Considering the healthcare landscape’s uncertain climate, JE Dunn Construction recently partnered with HKS Inc. and the Center for Advanced Design Research and Evaluation (CADRE) to answer one fundamental question: How do we design, not for a faceless future, but for an ever-changing present?
The team specifically delved into what the key drivers of change are in healthcare, then reviewed prevalent trends, assessed the facility implications of those trends, identified innovations through case studies, and filtered their findings into what patients and physicians want—all in order to develop a framework for a change-ready clinic. Healthcare is an ever-changing industry that calls for innovation in the design and construction process. One of CADRE’s many individual projects, Clinic 20XX responds to this call in a study that’s divided into five core components:
- Literature review to identify key drivers of systemic change
- Literature review to identify key trends in response to drivers
- Case study research looking at three clinics that exemplified emerging trends
- Survey distribution to 150 millennials and 150 baby boomers who had visited a clinic for the first time in the previous six months
- Survey distribution to 100 family practice physicians and internal medicine physicians.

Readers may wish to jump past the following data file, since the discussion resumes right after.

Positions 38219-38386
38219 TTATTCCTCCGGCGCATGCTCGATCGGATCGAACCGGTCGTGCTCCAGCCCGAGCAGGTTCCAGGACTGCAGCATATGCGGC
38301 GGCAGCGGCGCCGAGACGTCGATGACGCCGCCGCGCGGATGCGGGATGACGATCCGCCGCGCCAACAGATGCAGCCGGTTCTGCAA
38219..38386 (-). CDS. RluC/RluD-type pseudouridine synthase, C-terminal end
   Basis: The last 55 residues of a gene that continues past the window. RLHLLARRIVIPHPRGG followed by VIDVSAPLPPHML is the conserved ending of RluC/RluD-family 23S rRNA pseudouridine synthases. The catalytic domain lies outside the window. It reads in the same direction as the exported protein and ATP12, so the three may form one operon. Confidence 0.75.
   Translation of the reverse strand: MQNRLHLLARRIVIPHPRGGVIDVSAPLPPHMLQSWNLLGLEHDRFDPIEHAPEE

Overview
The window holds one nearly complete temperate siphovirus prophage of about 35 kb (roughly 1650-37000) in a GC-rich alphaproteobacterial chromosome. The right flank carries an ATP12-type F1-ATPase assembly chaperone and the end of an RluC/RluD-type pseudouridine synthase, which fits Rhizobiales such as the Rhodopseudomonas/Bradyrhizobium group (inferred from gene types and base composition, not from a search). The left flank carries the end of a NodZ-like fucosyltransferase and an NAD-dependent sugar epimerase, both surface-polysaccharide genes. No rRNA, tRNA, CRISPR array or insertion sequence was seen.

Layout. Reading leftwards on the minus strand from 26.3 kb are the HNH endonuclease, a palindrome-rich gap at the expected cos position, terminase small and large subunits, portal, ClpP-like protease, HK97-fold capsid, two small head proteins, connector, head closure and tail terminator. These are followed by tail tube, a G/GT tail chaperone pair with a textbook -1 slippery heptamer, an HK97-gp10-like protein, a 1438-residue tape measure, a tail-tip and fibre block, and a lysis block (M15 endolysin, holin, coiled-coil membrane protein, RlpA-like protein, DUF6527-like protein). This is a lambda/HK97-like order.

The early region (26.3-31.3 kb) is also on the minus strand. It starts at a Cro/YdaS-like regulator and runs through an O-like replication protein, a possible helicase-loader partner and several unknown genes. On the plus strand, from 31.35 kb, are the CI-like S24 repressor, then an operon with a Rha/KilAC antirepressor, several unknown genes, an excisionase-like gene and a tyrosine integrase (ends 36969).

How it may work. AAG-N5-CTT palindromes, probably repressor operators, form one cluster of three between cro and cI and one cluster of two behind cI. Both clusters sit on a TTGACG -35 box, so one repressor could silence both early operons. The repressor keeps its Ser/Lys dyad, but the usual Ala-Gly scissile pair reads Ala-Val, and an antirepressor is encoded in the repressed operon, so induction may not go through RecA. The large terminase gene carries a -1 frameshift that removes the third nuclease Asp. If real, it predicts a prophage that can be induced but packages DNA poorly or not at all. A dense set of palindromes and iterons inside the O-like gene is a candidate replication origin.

All of the information gathered was then put together to develop a framework for the type of spaces that will soon be necessary. Here is a deeper look at the findings from a construction perspective.
Technology takes center stage
Some of the team’s biggest findings were in the arena of technology and its continuing expansion into healthcare facilities. There’s a shift taking place where providers are moving from the standard physical, office-based version of healthcare to a digital, mobile-friendly approach. The clinic now becomes a place where digital information will need to be available, in waiting and exam rooms, staff spaces, and on to billing and accounting. Upgraded technology systems will be necessary to support this.
In line with the expansion of technology across healthcare in general, the expansion of both wired and wireless systems will grow dramatically in the clinic setting. While driving different systems, the degree of wiring will need to be close to current inpatient hospital levels, requiring larger and more cable trays. As much as clash detection is currently used often in hospital projects, cable routing and coordination will become mandatory for effective construction and operations.
Facility owners and designers can also expect the use and quality of flat screens to expand—for example, located in corridors to take the place of the current exam room signal flags, easily allowing patients to navigate from the arrival lobby to the exam room on their own.
Accompanying this rise in the quality and scope of application of technology will come larger and more complex data rooms to support an array of on-site servers. Technology-based care options are supported by separate low-voltage cable and wiring systems. Collectively, the investment can be several million dollars for even a modestly sized clinic. Low-voltage systems expertise will be required, and coordination will become a major part of electrical systems.